The Picture of Dorian Gray. A Comparison of the two Versions


Author: Niels Schreiber
Publisher: GRIN Verlag
ISBN: 3656884005
Category: Literary Criticism
Page: 12
View: 7348

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Seminar paper from the year 2013 in the subject English - Literature, Works, grade: 2,0, University of Paderborn (Institut für Angelistik und Amerikanistik), course: A survey of British Queer Fiction, language: English, abstract: Since I was always interested in “famous” writers such as Shakespeare etc., I decided to write about Oscar Wilde ́s “The Picture of Dorian Gray”, for he is one of the best known writers and the title “The Picture of Dorian Gray” is nearly known by everyone. In this essay I will compare the two different versions of his novel, the censored version from 1891 and the uncensored version from 1890 in terms of the theme of homosexuality. I will try to show that there are big differences between these two versions and that they are significant enough to be even noticed by our generation which is fairly open about the topic of homosexuality. In order to do so I will first give a short account about homosexuality in England in the 19th century in the first chapter of the main part and then in the second and third chapter I will compare directly two chapters of the novel and show the changes that are made and analyse their effect on the mood of the scene and therefore on the novel. Lastly I will show that also the adding of a chapter changes a lot of the intention of the novel. After that I will, of course, draw a conclusion. To be able to draw my own conclusion I will only use a few sources about homosexuality in England for the first chapter of the main part such as Jeffrey Weeks “Sex, Politics & Society”, but for the comparison I will only use the Norton Critical Edition of “The Picture of Dorian Gray” and my own interpretations and analyses of the scenes. As I said my thesis is, that there are significant changes between the two versions, which may not change the intention of the book completely to the sophisticated reader, but which make the intentions a lot clearer and more obvious even to the unsophisticated reader.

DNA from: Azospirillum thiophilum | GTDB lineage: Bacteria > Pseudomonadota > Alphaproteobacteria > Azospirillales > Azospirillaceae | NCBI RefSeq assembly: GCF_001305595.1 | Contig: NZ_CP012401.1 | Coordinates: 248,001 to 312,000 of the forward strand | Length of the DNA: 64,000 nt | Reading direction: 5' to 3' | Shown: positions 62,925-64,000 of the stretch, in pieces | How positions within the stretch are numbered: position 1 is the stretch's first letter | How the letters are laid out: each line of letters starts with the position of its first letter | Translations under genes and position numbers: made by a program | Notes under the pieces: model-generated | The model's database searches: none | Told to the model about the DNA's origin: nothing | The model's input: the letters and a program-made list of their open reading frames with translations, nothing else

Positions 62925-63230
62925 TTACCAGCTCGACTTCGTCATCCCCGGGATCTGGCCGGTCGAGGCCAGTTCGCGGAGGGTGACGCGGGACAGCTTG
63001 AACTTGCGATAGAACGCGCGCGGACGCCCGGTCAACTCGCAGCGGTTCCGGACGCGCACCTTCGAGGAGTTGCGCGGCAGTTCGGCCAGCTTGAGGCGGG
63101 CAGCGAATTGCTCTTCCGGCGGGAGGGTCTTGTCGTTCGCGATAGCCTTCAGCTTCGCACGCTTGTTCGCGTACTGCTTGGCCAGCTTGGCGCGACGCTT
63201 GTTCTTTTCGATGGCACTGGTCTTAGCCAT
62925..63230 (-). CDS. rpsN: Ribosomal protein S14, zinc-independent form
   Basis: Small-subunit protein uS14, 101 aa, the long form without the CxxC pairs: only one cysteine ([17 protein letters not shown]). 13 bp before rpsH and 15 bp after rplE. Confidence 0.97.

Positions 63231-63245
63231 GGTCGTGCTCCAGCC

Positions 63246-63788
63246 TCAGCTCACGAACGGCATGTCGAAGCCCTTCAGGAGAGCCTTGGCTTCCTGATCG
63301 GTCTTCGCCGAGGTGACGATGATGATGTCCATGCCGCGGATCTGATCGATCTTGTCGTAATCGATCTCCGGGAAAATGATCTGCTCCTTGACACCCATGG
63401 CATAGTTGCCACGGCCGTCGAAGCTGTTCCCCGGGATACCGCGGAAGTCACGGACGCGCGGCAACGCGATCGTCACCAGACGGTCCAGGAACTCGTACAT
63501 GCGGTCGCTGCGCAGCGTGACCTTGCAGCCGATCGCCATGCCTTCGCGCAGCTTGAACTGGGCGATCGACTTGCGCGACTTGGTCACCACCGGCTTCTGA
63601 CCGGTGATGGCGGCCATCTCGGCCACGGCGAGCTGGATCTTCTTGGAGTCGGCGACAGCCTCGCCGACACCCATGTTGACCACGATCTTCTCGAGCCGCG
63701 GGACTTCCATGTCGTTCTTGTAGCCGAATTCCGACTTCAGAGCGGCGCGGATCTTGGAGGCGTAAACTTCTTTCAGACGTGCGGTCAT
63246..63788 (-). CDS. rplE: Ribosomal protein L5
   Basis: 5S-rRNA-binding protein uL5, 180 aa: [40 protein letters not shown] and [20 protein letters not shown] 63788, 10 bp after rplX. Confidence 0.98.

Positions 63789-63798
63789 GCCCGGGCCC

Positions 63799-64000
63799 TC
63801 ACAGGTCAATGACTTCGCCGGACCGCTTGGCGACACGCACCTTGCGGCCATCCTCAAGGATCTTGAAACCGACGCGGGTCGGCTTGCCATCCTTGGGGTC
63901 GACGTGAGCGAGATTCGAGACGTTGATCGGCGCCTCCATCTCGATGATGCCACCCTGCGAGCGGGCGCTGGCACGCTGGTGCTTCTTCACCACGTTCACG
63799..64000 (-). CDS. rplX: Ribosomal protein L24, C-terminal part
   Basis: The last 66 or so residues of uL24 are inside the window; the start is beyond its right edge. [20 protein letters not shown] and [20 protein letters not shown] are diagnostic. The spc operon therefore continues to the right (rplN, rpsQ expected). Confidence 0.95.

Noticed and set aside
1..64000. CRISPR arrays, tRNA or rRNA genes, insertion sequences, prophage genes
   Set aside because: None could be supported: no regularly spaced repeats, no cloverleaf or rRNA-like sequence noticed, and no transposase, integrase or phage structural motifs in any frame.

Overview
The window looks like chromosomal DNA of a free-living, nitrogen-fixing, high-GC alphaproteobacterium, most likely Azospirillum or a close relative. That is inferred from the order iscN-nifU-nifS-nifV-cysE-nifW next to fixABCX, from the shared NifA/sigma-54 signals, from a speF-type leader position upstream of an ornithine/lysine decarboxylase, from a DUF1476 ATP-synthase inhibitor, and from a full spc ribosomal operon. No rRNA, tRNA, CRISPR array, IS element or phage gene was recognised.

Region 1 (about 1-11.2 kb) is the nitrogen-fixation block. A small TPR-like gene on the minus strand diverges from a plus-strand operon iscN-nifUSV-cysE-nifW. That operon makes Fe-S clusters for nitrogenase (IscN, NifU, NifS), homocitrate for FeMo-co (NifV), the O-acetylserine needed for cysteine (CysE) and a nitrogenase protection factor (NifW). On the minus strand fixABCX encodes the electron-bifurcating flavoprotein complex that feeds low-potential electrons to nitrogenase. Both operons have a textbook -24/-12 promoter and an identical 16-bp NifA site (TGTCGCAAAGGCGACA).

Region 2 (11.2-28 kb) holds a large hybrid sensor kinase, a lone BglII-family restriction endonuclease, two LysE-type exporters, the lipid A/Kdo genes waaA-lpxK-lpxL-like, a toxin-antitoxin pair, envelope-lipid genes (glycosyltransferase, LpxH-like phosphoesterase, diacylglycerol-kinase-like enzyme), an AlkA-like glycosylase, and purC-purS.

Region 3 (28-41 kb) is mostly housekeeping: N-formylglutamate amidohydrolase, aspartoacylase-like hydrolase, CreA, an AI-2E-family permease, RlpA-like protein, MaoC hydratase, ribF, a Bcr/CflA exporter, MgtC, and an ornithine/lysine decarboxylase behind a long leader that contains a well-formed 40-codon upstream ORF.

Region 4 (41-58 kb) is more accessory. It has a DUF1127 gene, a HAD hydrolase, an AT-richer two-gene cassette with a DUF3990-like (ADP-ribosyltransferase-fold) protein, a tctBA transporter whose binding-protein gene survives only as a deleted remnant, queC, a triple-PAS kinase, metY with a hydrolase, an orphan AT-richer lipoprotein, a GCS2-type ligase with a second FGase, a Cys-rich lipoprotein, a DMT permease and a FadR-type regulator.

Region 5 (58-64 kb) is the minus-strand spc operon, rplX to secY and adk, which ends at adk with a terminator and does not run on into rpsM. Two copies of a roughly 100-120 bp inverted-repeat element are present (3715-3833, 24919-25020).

A Glossary of Literary Terms


Author: M.H. Abrams,Geoffrey Harpham
Publisher: Cengage Learning
ISBN: 1285974514
Category: Education
Page: 448
View: 3961

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First published over fifty years ago, A GLOSSARY OF LITERARY TERMS remains an essential text for all serious students of literature. Now fully updated to reflect the latest scholarship on recent and rapidly evolving critical theories, the eleventh edition contains a complete glossary of essential literary terms presented as a series of engaging, beautifully crafted essays that explore the terms, place them in context, and suggest related entries and additional reading. This indispensable, authoritative, and highly affordable reference covers terms useful in discussing literature and literary history, theory, and criticism. Perfect as a core text for introductory literary theory or as a supplement to any literature course, this classic work is an invaluable reference that students can continue to use throughout their academic and professional careers. Important Notice: Media content referenced within the product description or the product text may not be available in the ebook version.